Of all the many political sex scandals of the last twenty-five years or so, none has had such a high ratio of political lethality to concrete caddishness as the Weiner affair. In the caddishness category, consider what Congressman Weiner did not do:
• Commit adultery • Fornicate • Hook up • Patronize prostitutes • Seduce an intern • Seduce a congressional page • Get divorced • Get divorced serially • Get divorced with children at vulnerable ages • Hypocritically embrace prudish “family values” • Advocate “abstinence” • Lie about sex under oath • Demonize his own sexual orientation • Demand that some other politician resign because of some sexual misbehavior • Break up somebody else’s marriage • Make an assistant take the fall for getting a mistress pregnant • Fly to South America to see a mistress on Father’s Day while leaving wifey home with the kids • Pay off a mistress or a mistress’s husband • Have a mistress • Break a law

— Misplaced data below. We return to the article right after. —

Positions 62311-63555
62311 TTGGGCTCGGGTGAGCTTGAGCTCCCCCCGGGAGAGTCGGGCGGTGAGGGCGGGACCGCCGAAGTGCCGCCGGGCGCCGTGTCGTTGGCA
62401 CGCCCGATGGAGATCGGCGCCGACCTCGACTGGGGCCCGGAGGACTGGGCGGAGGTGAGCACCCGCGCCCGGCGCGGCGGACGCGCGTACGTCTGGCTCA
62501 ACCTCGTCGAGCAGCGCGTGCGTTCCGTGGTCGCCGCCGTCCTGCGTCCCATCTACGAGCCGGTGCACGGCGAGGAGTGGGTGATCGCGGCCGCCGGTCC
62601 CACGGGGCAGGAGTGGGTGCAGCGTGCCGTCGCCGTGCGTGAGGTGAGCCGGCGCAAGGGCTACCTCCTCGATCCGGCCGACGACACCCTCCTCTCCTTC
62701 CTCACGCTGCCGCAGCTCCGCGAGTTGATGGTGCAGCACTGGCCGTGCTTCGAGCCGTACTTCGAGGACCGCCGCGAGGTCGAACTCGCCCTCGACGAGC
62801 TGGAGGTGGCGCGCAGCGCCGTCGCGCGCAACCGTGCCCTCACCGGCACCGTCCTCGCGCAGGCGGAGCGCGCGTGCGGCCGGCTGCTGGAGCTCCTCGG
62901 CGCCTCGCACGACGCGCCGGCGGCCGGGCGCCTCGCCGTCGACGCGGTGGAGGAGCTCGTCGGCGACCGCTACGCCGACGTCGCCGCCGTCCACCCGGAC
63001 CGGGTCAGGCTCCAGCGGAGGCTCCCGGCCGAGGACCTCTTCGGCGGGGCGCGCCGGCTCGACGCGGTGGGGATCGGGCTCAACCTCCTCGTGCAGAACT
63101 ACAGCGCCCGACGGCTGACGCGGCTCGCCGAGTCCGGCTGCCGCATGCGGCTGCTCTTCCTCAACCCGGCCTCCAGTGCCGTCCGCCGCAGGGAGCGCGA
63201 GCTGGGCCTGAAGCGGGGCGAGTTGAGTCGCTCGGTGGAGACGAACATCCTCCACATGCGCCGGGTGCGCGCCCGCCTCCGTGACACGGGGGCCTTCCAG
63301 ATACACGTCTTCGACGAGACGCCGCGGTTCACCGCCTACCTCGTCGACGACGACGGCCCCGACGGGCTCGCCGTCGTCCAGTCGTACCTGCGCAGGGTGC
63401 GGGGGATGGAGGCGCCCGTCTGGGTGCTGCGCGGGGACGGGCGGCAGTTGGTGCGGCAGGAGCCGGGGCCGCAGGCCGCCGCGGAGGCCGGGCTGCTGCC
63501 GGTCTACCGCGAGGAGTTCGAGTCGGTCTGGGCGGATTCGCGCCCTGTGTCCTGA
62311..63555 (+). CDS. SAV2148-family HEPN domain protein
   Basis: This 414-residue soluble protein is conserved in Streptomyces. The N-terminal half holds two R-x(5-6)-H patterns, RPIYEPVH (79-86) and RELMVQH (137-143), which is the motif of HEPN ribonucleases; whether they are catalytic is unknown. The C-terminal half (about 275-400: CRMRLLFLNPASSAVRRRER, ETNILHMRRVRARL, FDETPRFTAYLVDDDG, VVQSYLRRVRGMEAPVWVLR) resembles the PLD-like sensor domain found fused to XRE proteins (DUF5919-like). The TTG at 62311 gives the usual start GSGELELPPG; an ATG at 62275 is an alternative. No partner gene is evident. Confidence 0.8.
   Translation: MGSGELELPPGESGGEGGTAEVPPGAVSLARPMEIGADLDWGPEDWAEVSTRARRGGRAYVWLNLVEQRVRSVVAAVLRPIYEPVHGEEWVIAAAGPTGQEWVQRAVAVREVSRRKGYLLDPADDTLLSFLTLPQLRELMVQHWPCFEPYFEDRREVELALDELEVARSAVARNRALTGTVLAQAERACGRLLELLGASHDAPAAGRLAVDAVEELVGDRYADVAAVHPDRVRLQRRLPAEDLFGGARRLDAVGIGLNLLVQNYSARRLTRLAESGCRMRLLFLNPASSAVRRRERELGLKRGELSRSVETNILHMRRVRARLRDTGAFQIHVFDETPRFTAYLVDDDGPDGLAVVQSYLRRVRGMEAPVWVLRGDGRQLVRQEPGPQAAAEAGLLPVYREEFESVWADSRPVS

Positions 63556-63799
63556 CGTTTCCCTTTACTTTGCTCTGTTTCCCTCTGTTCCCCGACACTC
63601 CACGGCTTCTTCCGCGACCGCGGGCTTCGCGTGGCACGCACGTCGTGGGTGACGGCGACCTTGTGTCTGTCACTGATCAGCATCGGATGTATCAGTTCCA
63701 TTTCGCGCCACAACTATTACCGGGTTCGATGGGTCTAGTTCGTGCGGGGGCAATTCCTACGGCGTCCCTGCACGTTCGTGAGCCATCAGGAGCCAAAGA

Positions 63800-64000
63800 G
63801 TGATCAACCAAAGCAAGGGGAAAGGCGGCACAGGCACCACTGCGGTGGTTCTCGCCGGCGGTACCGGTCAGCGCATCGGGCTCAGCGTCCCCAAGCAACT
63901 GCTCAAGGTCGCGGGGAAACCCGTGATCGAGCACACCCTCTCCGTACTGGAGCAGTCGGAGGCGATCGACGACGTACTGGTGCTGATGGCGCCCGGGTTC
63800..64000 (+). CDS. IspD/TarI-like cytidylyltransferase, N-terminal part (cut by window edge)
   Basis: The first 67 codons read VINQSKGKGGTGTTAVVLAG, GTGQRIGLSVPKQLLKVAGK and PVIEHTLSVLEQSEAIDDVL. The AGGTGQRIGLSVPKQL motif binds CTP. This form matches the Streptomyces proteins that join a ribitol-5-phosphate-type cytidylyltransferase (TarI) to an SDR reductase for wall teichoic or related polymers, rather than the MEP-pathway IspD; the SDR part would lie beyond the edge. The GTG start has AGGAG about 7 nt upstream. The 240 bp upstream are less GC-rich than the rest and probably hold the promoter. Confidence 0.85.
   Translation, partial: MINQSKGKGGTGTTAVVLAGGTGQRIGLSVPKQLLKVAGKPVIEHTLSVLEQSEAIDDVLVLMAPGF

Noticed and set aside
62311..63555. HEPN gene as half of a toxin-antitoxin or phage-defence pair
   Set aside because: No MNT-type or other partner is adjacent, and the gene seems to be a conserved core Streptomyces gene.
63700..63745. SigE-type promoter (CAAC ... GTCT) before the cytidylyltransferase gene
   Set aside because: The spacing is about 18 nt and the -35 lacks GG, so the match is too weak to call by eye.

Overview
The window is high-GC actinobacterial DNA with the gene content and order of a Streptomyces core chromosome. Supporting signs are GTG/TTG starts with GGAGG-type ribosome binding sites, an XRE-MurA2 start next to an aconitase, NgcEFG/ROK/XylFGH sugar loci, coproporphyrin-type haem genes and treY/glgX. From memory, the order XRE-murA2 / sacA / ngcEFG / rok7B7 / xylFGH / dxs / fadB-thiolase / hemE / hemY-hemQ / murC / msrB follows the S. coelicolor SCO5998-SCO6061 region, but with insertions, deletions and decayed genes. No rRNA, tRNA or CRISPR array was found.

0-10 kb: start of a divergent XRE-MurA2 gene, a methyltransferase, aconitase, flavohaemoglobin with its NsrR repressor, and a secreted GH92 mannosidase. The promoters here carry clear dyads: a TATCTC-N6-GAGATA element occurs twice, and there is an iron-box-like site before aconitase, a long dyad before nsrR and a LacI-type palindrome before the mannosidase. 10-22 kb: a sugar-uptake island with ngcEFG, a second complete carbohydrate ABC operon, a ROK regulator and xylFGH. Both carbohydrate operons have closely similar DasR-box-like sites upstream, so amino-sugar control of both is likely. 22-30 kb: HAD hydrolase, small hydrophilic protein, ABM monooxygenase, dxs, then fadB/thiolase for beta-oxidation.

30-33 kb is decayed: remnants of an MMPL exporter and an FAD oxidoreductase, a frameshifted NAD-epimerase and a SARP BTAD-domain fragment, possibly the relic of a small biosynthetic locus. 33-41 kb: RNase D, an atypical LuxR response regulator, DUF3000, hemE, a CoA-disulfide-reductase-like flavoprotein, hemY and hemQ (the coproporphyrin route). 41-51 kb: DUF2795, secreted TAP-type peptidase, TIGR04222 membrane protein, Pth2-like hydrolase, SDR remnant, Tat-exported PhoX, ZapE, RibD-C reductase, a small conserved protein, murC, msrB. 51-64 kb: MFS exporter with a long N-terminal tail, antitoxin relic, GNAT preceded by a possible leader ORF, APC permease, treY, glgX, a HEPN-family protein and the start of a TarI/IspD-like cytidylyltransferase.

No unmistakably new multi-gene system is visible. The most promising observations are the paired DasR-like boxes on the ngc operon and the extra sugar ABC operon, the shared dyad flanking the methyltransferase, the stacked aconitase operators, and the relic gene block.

There are plenty of strictly political reasons why Anthony Weiner was forced to walk the plank while others whose behavior was more morally reprehensible were not, and those reasons are getting a thorough airing at the moment. But certain cultural, or media-cultural, factors are perhaps more interesting.
The bad things Weiner did do—his sins, let’s call them for convenience, without embracing the churchy implications—were, once revealed, a hundred per cent visible. And a hundred per cent of them were visible. They were a hundred per cent documented. No he said/she said this time, no need for witnesses, no need for testimony. No need for “evidence”—because the evidence was the sin, and the sin the evidence.